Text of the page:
There has been so much time and effort put into trying to understand the assassination and the ‘real truth’ behind it over the years that the Greatness of President John Fitzgerald Kennedy is sometimes overlooked. His decisive handling of the Cuban missile crisis–when a true nuclear confrontation between the United States and Soviet Union was a legitimate possibility– is a master lesson in negotiation amidst brinksmanship. His calm in the face of such ‘unthinkable consequences’ will attest to his character for all time.
Yes, it is easy to dwell too much on the assassination and miss the greatness of the man. There is a message in his inaugural address which speaks to the bitter enmity, bordering on hatred that we have in our divisive politics of today. “So let us begin anew”, he says, “remembering on both sides that civility is not a sign of weakness, and sincerity is always subject to proof. Let us never negotiate out of fear, but let us never fear to negotiate.”
And let his hear his words in Berlin, speaking to a City cut in half by a wall, communism on one side, freedom on the other : ” There are many people in the world who really don’t understand, or say they don’t, what is the great issue between the free world and the communist world: let them come to Berlin…”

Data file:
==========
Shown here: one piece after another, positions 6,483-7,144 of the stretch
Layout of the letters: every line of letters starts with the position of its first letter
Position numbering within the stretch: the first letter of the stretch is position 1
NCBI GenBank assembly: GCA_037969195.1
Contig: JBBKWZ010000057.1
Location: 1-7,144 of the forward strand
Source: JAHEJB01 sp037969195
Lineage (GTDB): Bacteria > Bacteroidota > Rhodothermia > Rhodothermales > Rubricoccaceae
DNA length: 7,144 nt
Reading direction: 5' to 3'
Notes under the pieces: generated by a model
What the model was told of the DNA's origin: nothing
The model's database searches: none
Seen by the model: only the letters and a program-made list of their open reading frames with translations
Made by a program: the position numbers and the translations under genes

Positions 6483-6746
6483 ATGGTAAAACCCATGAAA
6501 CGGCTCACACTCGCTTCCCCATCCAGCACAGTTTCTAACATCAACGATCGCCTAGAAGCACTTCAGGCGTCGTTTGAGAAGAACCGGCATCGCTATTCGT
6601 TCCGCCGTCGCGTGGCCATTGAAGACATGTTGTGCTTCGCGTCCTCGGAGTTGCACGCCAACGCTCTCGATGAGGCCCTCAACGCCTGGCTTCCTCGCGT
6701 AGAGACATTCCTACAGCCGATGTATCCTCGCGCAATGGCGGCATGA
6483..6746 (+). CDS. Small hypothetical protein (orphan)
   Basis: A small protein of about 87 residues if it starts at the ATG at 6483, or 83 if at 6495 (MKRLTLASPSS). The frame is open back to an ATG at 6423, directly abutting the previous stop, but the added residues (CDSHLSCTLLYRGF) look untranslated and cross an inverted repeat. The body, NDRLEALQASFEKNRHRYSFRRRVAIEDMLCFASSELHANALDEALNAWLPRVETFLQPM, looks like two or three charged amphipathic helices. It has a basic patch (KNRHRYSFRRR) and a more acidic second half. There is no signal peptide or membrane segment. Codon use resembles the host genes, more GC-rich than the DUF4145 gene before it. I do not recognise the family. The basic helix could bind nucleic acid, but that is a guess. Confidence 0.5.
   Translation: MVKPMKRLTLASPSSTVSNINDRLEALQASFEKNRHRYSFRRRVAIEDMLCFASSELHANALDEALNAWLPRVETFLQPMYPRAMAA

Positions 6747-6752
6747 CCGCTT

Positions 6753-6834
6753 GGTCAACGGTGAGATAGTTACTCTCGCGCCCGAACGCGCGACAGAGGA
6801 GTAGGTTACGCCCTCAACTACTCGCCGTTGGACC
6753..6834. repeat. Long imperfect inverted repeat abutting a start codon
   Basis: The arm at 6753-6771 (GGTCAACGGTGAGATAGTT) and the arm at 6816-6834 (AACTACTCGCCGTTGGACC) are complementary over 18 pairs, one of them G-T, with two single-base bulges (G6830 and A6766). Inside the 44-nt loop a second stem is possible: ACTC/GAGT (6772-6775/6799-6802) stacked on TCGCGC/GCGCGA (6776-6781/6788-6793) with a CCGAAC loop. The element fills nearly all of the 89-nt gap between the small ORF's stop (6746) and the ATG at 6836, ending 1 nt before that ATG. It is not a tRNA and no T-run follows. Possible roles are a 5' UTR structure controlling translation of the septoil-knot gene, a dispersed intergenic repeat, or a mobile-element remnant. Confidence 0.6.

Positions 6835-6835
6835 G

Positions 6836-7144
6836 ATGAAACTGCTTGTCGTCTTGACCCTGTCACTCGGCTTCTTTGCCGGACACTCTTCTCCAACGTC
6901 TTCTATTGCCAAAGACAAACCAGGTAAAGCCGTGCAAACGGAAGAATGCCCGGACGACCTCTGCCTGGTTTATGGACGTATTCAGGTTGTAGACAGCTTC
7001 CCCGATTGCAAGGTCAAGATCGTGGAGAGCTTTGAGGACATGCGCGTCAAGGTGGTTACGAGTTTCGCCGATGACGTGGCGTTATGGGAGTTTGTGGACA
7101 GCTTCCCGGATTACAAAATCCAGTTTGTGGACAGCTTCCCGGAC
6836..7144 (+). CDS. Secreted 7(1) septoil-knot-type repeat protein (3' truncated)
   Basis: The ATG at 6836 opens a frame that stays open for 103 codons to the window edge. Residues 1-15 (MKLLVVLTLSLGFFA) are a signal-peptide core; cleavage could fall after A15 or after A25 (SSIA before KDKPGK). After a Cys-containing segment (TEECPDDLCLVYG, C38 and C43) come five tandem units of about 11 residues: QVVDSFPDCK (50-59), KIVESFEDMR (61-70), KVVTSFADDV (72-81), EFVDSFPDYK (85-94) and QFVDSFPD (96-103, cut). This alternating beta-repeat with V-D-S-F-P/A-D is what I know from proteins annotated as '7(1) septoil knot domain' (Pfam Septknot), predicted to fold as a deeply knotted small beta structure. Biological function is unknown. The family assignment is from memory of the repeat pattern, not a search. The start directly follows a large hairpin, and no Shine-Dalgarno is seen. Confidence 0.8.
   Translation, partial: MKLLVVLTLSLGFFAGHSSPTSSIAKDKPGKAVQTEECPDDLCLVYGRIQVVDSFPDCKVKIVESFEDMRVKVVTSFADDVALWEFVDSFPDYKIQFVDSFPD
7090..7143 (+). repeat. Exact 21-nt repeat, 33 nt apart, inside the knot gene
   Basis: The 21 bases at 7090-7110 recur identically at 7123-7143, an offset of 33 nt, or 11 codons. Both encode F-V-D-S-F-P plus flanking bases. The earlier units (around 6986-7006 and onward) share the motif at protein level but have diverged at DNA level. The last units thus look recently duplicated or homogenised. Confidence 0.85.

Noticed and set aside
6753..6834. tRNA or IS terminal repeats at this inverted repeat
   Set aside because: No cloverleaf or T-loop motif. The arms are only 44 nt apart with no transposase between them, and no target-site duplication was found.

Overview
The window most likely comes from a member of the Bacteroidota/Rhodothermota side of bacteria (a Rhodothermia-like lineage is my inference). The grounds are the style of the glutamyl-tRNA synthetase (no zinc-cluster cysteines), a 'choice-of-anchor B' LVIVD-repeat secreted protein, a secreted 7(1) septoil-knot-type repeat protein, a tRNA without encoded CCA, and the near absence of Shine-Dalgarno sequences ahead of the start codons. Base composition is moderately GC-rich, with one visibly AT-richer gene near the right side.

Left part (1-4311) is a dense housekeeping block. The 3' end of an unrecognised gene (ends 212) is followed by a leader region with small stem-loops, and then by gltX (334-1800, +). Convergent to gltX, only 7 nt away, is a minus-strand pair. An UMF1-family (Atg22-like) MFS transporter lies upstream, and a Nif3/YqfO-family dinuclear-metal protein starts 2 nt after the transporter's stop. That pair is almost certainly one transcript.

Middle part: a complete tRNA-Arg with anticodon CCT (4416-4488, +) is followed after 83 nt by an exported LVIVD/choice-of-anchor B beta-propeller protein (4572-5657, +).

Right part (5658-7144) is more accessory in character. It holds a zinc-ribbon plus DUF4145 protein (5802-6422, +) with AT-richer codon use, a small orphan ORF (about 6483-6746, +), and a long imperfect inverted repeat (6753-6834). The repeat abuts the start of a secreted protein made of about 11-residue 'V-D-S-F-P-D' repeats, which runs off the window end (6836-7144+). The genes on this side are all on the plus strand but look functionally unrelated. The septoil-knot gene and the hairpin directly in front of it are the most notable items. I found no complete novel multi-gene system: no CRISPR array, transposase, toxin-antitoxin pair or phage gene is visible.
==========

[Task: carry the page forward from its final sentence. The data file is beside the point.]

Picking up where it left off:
I loved his sense of humor. At a rally in Ft. Worth on that tragic, fateful day he said, ” Mrs. Kennedy is organizing herself, it takes longer, but, of course, she looks better than we do when she does it…”
Yes, we had Camelot for one brief shining moment.
Bruce Farrell Rosen has retired recently after forty years as an investment manager in San Francisco. He is also an author of two books, ” Bombed in his bed the confessions of Jewish Gangster Myer Rush, and ” If you Ever Need Me, I Won’t be far away”. He has authored numerous articles for the BBC, Baseball Hall of Fame, San Francisco Chronicle, Marin Independent Journal and others. He lives in San Francisco, Calif.
Read Bruce Farrell Rosens other essays:
Plus, watch our interview with him: Esoterica Mag’s interview with Bruce Farrell Rosen on his book, “Bombed in His Bed: The Confessions of Jewish Gangster Myer Rush.”